“Oh crap…I’m going back to Cleveland.”
I had never seen a single episode of Hot in Cleveland before I sat down to review season 5. So why did it feel like I’d been watching this show my entire life? Turns out, it’s entirely by design. On the surface, it doesn’t seem like I’m the target audience for Hot in Cleveland: I’m under 50 years old, and I’m a man. But if you look beyond the plastic surgery jokes and geriatric humor, you’ll find a show that aggressively channels (and ultimately appeals to fans of) many of the classic, multi-camera sitcoms of the past. In other words, Hot in Cleveland — which wrapped up last year after six seasons and 128 episodes — feels like you’re watching re-runs of a show you’ve already seen…and still enjoy plenty.
“Goodness…that woman’s a bit of a disaster.”
If you’re familiar with Hot in Cleveland, you know that sentence can refer to almost all of the main characters on the show, which continues to follow the misadventures of three middle-aged women from Hollywood who reinvented themselves in “The Land.” Melanie Moretti (Valerie Bertinelli, One Day at a Time) is an eternally optimistic writer turned radio host; Joy Scroggs (Jane Leeves, Frasier) is an English beautician who, erm, has enjoyed the company of many men and was torn between three suitors in the season 5 finale; and Victoria Chase (Wendie Malick, Just Shoot Me!) is a self-centered soap opera star who finally won her coveted Oscar in a tie with Helen Mirren, who remains off-screen, but soon squanders that momentum. The only one who has her act together is sassy, 90-something Elka Ostrovsky (Betty White, The Golden Girls), who was elected to the Cleveland City Council at the end of the previous season. (Let’s just say her rise to power doesn’t end there.)
The season 6 premiere/“Comfort and Joy” centers around Joy deciding which marriage proposal to accept. (Tim Daly doesn’t return as Mitch, but Dave Foley and Craig Ferguson recur as quirky P.I. Bob and caddish Simon, respectively.) Joy’s love life is a major point of emphasis throughout the season — and a consistent source of snarky barbs from Elka — all the way up to the series finale, where she marries the man of her dreams. Meanwhile, Victoria parlays her Oscar win into a co-starring role alongside Brad Pitt (sorta) and a starring role in an HBO drama; neither project works out as well as she might have hoped. Melanie continues to spar with radio co-host Franky (Will Sasso) and support her friends. Finally, Elka tries to use her newfound political juice to raise Cleveland’s profile, but gets embroiled in a scandal. (Ep. 13/“Scandalous” is actually an homage to ABC’s Scandal.)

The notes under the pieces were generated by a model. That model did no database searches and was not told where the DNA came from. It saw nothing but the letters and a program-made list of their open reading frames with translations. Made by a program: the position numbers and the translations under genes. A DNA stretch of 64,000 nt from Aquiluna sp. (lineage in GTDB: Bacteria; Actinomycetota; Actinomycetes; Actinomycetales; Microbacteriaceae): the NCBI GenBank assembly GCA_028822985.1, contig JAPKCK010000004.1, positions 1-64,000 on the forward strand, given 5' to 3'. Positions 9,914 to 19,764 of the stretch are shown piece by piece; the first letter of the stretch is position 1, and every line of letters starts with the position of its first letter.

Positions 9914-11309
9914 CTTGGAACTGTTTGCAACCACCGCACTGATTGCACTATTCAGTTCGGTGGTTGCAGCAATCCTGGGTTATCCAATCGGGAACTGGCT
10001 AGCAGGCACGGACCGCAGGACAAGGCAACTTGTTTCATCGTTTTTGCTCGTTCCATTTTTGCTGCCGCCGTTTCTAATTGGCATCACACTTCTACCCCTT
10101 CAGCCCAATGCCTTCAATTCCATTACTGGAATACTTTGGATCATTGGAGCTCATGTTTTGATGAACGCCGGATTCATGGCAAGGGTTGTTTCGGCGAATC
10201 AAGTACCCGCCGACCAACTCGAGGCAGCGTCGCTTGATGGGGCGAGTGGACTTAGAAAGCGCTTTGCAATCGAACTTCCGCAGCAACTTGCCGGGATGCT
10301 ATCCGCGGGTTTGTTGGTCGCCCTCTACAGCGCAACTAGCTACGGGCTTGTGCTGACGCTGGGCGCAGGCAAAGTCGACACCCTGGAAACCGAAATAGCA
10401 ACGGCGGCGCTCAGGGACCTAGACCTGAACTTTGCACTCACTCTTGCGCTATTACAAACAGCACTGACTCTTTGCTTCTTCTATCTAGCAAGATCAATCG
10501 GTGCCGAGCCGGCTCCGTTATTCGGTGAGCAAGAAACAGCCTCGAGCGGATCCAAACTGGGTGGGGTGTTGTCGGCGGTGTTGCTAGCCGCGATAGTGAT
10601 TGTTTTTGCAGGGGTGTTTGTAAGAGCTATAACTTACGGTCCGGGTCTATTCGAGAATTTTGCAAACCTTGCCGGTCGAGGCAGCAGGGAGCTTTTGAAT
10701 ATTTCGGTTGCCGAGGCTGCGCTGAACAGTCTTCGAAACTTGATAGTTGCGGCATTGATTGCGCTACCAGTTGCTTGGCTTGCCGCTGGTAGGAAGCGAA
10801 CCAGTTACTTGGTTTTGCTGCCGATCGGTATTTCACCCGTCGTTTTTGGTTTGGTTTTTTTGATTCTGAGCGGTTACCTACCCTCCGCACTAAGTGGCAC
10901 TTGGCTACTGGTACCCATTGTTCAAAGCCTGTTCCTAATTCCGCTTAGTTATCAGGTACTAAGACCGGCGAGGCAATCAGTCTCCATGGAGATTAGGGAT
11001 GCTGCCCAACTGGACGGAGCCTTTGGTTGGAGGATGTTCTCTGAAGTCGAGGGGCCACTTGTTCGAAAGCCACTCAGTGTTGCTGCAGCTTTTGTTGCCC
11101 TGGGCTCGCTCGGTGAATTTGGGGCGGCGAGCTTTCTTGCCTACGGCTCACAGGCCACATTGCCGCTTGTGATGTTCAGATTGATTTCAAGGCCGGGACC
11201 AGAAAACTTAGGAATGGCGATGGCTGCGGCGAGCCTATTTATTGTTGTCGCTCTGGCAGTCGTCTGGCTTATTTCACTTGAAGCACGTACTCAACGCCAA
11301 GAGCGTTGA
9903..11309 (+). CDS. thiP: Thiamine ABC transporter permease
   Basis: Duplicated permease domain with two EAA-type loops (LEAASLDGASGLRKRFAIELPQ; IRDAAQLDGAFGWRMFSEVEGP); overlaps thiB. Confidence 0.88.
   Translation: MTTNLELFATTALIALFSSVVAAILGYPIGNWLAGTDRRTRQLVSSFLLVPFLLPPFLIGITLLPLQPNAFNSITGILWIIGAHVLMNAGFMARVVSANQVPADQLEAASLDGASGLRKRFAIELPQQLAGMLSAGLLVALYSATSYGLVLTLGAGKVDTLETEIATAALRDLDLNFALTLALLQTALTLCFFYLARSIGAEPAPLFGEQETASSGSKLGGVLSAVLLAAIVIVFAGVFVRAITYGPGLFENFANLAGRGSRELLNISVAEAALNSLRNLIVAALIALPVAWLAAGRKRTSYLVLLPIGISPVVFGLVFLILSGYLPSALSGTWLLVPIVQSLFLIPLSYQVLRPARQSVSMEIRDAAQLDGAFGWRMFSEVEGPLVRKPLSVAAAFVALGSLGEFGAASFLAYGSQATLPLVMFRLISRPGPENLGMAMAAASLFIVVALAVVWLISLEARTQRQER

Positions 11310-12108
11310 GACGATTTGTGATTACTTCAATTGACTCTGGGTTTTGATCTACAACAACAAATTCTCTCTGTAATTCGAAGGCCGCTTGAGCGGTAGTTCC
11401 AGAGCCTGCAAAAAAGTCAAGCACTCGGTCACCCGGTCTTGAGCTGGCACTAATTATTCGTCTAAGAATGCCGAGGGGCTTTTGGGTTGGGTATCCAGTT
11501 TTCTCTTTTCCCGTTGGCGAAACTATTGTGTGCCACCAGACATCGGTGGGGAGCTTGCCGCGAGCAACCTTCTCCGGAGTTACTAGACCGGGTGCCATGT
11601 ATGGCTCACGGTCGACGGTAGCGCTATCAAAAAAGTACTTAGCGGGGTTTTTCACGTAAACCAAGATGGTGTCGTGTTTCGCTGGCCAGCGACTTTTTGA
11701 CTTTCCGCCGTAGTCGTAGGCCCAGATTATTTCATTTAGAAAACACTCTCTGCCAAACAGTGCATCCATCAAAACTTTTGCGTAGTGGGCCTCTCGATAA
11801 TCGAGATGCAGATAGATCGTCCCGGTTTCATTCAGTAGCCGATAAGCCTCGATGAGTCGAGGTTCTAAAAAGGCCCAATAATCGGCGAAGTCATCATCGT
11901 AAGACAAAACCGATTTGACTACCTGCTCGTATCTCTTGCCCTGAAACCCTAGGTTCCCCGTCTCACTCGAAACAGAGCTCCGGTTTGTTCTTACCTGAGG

“Maybe I’m wasting my talents in Cleveland.”
That nod to Scandal is just one of the many ways Hot in Cleveland unabashedly celebrates television. In addition to the main cast — Bertinelli, Leeves, Malick and White collectively have more than 600 episodes of TV comedy under their belts — season 6’s parade of guests include familiar faces from TV’s past (Carol Burnett, George Takei, Bob Newhart, Garry Marshall) and, um, the somewhat more recent past (Mario Lopez, Ernie Hudson, Thomas Gibson, Rhys Darby) along with a few music stars thrown in for good measure (Huey Lewis, Gladys Knight). What might be considered desperate stunt-casting on a different show is instead a crucial part of Hot in Cleveland‘s DNA. Mackenzie Phillips briefly turns up to reunite with One Day at a Time co-star Bertinelli; Elka is revealed to be an intense “Password” player, which is especially funny if you’ve ever seen White (who was married to “Password” creator Allen Ludden) play the game in real life.
Hot in Cleveland was TV Land’s first original scripted program, but the network has since shifted to single-camera shows like Younger (starring Sutton Foster) that don’t rely on nostalgia. (It’s hard not to see the title of the latter show as a mini-slap to the face.) Prior to Hot in Cleveland’s debut, the network pretty much consisted of comfort food reruns and the show doesn’t stray far from that formula. The punchlines and plots are predictable, but they’re delivered with wit and energy from a cast that has great chemistry.
In addition to scene-stealer White (who truly looks like she could go another six seasons ), the rest of the cast has appealingly grown into their characters by now. Bertinelli’s strikes a nice balance between sweetness and kookiness that keeps Melanie from being boring. Leeves’ gift for physical comedy and willingness to have Joy be humiliated is a constant source of humor, even if she was never totally believable as a bawdy Brit. Malick’s portrayal of a vain, out-of-touch actress isn’t groundbreaking, but it remains damn funny in her deft hands. Foley gets more screen time than most male guests on this show, and I enjoy his good-natured pompousness. I also laugh any time Georgia Engel’s pops up as Elka’s soft-spoken cohort Mamie Sue.
Season 6 sees the gang temporarily return to California (Ep. 2/“Fear and Loathing in Los Angeles”), spend Christmas together (Ep. 7/“Cold in Cleveland: The Christmas Episode”), and take part in a triple wedding during the two-part finale (Eps. 23 & 24/“Vegas Baby”; “I Hate Goodbyes”).
Hot in Cleveland: Season Six features all 24 episodes on three discs. Although there is no bonus material listed, Ep. 22/“Hot in Cleveland: Hot Damn!” functions as a show retrospective featuring bloopers, table read footage, and comments from the cast and crew. The series finale features a nice bit of symmetry as the gang is once again unexpectedly waylaid during a flight to Paris. (An emergency landing is how they wound up in Cleveland in the first place six years earlier.) Although each of the women gets a romantic happy ending, the not-so-subtle message is that they were loved and supported all along. “In the long run, I think you guys are the long-term relationship I was destined for.”